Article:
What Price Can I Afford?
As you consider the idea of buying an income-producing property, it’s important you not focus on the sales price but that you focus on the entire sales package:
- Financial Sales Package is comprised of the price, sales structure, terms, down-payment, and the flexibility of the seller in assisting with the financing.
- Operational Sales Package could include the amount of land, equipment list, retail inventory list, current reputation, desire of the buyer to maintain vs evict the former clientele, retention of current employees, location, surrounding area, availability of opportunities to expand operations, and so forth.
With each business you evaluate, a buyer needs to outline at least the following:
- Your available cash
- Expected cash flow of the business
- The sales price
- The amount, if any, the seller is willing to finance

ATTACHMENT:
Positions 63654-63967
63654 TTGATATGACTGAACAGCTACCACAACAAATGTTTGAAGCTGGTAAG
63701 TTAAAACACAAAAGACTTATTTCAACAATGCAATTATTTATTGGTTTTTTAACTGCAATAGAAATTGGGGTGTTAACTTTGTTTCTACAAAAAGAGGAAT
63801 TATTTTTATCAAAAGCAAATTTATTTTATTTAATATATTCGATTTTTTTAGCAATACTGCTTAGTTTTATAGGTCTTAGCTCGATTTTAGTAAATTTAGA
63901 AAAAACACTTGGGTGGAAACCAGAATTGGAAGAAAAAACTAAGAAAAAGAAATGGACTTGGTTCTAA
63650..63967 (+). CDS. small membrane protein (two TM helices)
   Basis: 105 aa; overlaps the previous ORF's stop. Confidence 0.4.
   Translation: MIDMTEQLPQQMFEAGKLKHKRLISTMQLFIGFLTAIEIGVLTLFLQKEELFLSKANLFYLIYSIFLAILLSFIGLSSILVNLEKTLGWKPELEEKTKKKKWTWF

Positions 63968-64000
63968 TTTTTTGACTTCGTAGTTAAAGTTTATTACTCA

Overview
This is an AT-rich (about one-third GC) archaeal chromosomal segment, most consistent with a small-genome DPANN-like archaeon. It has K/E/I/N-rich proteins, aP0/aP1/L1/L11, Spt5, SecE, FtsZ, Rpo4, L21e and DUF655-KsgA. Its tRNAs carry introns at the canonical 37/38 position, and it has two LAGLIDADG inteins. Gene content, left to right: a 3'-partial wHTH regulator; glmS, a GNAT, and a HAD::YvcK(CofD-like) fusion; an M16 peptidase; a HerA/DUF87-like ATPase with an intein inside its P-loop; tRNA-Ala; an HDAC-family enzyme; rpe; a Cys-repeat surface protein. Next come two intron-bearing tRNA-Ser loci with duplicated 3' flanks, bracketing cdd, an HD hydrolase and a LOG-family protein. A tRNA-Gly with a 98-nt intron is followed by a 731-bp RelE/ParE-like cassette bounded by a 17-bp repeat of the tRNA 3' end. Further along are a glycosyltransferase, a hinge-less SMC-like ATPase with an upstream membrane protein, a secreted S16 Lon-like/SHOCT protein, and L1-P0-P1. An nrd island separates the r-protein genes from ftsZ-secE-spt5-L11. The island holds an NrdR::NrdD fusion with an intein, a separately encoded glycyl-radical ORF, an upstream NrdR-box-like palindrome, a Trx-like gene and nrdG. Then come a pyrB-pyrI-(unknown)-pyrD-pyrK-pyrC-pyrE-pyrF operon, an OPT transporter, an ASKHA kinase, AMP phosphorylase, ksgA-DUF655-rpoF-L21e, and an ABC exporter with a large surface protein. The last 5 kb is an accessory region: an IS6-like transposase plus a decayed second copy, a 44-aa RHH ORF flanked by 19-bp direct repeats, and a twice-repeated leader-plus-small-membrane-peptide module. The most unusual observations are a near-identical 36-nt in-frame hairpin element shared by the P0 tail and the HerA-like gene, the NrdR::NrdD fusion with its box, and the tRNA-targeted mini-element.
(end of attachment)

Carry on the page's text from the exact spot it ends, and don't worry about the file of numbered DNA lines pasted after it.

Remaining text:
- The amount a bank would need to finance (which involves your net worth; a discussion we’ll discuss in another blog)
- Closing costs
- Start-Up Costs (legal costs, accountant’s fees, legal fees to establish the business, appraisal fees, purchasing of remaining inventory, settling on the prepaid expenses of the business, vehicle registrations & licenses, etc.)
- Possibly franchise fees and franchise training fees
- Landlord lease deposits, utility deposits, and so forth
- Property and liability premiums
- Workers compensation insurance premiums
- Expected costs of operations (salaries, maintenance, supplies, etc.)
- Projected budgets of improvements and enhancements which you believe are necessary to grow the business (additional equipment, new signs, new amenities, etc.).
Depending on the entire package, a business that’s for sale for $800,000 could become more out-of-reach to you than one that’s listed at $1,500,000 with the right complete package.
Only after considering the entire opportunity can you truly determine if you can afford to make an offer.